Tomorrow's Business Today
Sympathy for the strikers
In the PR battle between the strikers and their employers including the government, there looked like one winner in the run up to Christmas.
Even commuters and other consumers thoroughly inconvenienced by the strikes seemed inclined to sympathise.
The question must be how long that sympathy holds. Are we really in General Strike one-out, all-out territory or are the strikers in a rather shakier coalition than that?
Today the ONS reported that one in six businesses were affected by the strikes, with a third struggling to get hold of the goods they needed to function.
The ONS revisits this stuff every two months and will be one to watch.
For our Find Out Now poll this week we asked more than 2000 people:
Workers from the following sectors have announced/gone on strikes this month and/or last month. Which ones, if any, do you sympathise with?
Unsurprisingly Nurses scored highest at 60%. Driving examiners are bottom with 15%.
A few other nuggets:
· Most sympathise with Nurses (60%) and Ambulance drivers (54%)
· There is least sympathy with University Staff (17%) and Driving Examiners (15%)
· 37% of Tory (2019) voters don’t sympathise with any, compared to 7% of Labour voters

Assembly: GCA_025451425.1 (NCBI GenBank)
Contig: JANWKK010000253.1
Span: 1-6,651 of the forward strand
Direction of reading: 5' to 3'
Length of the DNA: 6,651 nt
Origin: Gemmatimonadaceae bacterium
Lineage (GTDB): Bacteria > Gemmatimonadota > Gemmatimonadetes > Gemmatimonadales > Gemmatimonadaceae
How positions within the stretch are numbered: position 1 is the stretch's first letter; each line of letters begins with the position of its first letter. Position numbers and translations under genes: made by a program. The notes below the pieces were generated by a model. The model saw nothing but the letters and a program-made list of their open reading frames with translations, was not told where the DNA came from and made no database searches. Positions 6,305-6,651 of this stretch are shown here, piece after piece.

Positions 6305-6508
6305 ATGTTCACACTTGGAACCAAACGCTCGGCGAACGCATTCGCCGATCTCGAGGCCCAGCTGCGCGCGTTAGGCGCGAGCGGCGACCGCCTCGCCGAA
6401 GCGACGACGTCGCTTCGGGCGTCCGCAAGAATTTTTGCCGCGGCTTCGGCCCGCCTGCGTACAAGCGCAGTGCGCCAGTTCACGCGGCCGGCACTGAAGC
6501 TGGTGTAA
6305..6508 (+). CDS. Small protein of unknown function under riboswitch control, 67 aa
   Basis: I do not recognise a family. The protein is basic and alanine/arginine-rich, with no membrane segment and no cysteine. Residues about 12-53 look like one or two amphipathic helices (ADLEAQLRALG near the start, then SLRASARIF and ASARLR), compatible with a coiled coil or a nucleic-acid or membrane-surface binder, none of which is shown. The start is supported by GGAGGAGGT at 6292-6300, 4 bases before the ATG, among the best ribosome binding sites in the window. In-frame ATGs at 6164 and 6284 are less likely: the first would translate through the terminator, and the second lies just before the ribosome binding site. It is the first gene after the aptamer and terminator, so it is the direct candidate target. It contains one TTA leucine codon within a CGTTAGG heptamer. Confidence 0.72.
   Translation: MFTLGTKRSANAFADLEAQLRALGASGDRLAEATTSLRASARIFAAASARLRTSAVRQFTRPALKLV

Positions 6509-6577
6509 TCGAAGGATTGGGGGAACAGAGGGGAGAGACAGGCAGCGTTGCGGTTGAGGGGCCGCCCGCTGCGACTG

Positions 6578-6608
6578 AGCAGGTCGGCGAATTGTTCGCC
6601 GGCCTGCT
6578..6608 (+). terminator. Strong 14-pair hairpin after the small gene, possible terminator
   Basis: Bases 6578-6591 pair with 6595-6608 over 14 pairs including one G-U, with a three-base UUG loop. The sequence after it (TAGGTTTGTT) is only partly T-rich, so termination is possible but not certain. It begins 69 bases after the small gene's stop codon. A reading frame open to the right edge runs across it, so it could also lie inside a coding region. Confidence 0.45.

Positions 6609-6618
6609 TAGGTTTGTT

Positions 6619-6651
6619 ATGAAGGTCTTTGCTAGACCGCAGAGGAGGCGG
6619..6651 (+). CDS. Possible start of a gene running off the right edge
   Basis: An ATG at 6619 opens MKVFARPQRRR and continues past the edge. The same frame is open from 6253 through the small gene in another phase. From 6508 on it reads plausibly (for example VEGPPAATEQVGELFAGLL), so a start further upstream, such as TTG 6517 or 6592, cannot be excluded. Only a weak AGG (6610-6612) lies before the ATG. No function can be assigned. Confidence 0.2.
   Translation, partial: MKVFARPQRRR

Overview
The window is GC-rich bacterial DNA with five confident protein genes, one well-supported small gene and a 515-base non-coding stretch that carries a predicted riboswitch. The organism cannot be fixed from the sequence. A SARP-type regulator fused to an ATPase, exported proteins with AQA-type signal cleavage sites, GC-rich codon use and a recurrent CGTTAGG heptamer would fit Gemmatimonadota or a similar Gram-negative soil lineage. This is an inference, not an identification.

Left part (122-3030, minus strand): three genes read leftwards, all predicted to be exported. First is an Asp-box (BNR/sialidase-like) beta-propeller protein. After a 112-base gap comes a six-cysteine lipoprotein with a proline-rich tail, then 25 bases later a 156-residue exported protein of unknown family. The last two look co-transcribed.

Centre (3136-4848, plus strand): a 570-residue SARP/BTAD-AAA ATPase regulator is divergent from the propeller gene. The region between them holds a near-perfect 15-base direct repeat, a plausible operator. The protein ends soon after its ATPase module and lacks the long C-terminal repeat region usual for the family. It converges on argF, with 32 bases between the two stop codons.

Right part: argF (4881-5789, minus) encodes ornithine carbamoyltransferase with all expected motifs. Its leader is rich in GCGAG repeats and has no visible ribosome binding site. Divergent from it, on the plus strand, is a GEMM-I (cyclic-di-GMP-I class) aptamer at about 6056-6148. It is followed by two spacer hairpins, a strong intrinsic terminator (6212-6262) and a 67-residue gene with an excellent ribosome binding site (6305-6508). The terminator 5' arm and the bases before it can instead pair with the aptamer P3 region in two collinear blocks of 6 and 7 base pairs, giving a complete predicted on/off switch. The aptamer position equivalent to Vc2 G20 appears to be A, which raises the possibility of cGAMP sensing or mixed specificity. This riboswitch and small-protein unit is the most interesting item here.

· 56% of Labour voters sympathise with teachers, compared to 14% of Tory voters
· There’s a lot more sympathy for Bus drivers in London (32%) and Scotland (30%) than the North East (14%) or South East (15%)
Find Out Now will return to this question overtime to see if, among other things, support for the nurses remains rock solid or begins to slip.
You can see the full results below.
Press release of the day
Today is High Pay Day, the day when the salary of the average FTSE 100 boss passes the amount the average UK worker will make in the entire year.
It’s a stunt, of course, but it’s a good one.
Sheila Atwood of Cendex says: “With the cost-of-living crisis looming and other economic pressures hitting home, it is not surprising that the campaign for fairer pay is gaining momentum… employers should consider how else they can support staff, whether that be a one-off payment, a zero-interest loan or an additional salary review.”
Stories that will keep rolling
1) Is Eurozone inflation easing?
2) How does the US jobs miracle look?
3) Are the construction PMIs signalling recession?